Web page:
Image Optimization, Web Performance February 27, 2020 by Olga Kokoulina

Get Moving with Image Lazy Loading

Perhaps you’ve heard of books printed on demand. You make an order when you need a hard copy, and only then does the publisher actually print it. No piles of boxes stored in warehouses, no items lying unsold, and no trees wasted.

By analogy, lazy loading on websites makes images load only when you actually scroll to their location on the page. Sometimes, it doesn’t even load all of them, like when you’re too lazy to read the whole page.

So, What Is Image Lazy Loading? 

A picture is worth a thousand words, so it’s no wonder many websites rely on graphics to convey their messages. It’s not a bad thing, actually, since we’re mostly visual types of users. Still, the number of images used on a website has a direct impact on the page load speed. To face this challenge, web designers use image lazy loading.

Lazy loading is a web-design technique that intentionally postpones the loading of offscreen images until the moment a user scrolls down the page. Meanwhile, placeholders are used.

A typical placeholder for a lazy loading image
An example of placeholder

Why would anyone in their right mind deliberately delay the downloading of content? Because users might not even see those images.

Without lazy loading enabled, all graphic elements on a page are loaded at once. If the website has plenty of visual content, this drastically increases image bandwidth and harms the performance. Users have to wait longer, they bounce more often, and the conversion rate drops. And we wouldn’t want that, right?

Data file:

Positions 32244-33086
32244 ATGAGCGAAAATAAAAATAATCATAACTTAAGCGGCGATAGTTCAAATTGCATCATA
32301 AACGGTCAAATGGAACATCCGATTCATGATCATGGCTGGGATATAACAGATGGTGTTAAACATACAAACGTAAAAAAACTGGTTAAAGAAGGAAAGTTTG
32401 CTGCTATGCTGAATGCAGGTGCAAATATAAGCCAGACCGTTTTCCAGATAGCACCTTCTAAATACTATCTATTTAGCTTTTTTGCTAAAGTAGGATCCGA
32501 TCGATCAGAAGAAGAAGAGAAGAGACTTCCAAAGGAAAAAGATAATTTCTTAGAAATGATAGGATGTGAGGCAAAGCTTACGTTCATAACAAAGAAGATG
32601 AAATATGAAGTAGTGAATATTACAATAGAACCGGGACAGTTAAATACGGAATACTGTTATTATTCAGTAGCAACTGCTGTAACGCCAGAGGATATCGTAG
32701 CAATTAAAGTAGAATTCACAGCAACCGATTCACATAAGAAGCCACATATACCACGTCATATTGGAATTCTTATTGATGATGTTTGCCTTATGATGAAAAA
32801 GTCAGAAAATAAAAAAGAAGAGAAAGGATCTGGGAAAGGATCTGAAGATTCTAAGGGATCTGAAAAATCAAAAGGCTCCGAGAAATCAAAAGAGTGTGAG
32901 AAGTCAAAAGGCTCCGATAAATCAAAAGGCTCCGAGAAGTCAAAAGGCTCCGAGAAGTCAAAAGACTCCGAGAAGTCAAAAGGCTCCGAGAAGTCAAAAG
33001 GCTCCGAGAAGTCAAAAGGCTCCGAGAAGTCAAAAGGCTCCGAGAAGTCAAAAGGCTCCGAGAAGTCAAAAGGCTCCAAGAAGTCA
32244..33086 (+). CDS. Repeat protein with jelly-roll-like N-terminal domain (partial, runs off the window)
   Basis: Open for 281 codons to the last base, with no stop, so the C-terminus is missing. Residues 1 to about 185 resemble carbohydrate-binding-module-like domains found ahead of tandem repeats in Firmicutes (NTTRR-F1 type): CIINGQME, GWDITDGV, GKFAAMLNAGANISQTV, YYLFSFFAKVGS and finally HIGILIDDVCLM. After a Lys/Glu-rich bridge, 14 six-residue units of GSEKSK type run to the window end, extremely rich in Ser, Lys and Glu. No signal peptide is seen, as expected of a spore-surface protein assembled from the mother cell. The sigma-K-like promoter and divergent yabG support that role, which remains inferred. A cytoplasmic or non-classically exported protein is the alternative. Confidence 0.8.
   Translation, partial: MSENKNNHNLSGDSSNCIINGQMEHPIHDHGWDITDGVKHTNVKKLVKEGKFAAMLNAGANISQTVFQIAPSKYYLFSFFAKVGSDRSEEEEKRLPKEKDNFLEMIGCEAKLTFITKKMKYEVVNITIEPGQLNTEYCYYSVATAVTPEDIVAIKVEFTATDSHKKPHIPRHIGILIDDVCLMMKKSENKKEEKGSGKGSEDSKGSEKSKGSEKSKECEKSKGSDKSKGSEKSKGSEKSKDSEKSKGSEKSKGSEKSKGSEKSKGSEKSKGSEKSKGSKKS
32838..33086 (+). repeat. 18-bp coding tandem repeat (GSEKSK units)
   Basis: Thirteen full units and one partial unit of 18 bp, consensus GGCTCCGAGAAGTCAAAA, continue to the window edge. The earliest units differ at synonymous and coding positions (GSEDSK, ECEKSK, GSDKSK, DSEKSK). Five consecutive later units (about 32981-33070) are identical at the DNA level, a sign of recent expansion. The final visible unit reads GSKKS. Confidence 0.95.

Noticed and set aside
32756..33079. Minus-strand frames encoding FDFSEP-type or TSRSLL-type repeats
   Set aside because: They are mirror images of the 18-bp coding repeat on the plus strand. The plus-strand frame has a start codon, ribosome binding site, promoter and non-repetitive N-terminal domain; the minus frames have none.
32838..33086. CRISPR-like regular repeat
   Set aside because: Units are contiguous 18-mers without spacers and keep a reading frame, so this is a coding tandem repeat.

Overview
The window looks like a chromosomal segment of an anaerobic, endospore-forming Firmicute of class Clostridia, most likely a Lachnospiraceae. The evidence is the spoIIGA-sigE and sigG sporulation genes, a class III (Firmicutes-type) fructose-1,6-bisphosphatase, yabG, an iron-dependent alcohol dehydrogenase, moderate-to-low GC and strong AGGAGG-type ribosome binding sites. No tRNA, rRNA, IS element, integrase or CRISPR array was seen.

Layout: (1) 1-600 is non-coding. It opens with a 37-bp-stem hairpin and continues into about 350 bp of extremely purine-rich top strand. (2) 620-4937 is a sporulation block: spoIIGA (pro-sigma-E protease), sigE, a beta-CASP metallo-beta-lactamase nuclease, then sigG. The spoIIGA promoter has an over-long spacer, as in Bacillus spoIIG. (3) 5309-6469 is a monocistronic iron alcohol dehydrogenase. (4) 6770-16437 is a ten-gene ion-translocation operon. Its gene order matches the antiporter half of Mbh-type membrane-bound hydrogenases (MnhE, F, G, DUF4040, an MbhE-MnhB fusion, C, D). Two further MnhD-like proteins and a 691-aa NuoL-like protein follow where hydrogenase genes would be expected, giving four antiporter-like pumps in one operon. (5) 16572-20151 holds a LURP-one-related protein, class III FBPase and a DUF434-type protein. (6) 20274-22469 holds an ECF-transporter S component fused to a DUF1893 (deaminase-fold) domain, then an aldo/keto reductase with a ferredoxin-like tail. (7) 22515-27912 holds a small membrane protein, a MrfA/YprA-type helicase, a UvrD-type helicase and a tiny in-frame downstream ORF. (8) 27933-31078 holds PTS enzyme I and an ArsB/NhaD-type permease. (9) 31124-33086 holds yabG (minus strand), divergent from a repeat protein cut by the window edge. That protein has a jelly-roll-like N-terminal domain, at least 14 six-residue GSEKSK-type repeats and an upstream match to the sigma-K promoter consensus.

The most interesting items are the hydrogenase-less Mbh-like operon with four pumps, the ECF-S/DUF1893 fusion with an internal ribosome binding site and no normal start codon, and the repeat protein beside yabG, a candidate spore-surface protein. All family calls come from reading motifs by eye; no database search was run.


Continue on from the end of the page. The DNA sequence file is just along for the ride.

What Makes Lazy Loading So Important in 2020?

There are two key aspects that lazy loading can significantly improve: a website’s ranking in Google, and the overall user experience. These two are all about page load speed and the rational use of data. 

Lazy loading & SEO

In Google Analytics, there’s a metric called Bounce Rate. It measures the percentage of visitors who leave a website after seeing just one page. When your website contains plenty of images that slow down the load, the chances are that instead of going deeper, a user will give up. If there are many such users, that’s a signal to Google that your website is irrelevant and provides a poor user experience. The result? It drops down lower in the search results. 

Also, in 2018, Google officially rolled out its PageSpeed Update. Speed has always been a ranking factor, but as a result of that update, page speed is now a ranking factor for mobile searches as well. Given that mobile internet usage exceeded desktop usage in 2016, every additional second may cost you visitors and conversions.

Lazy loading & user experience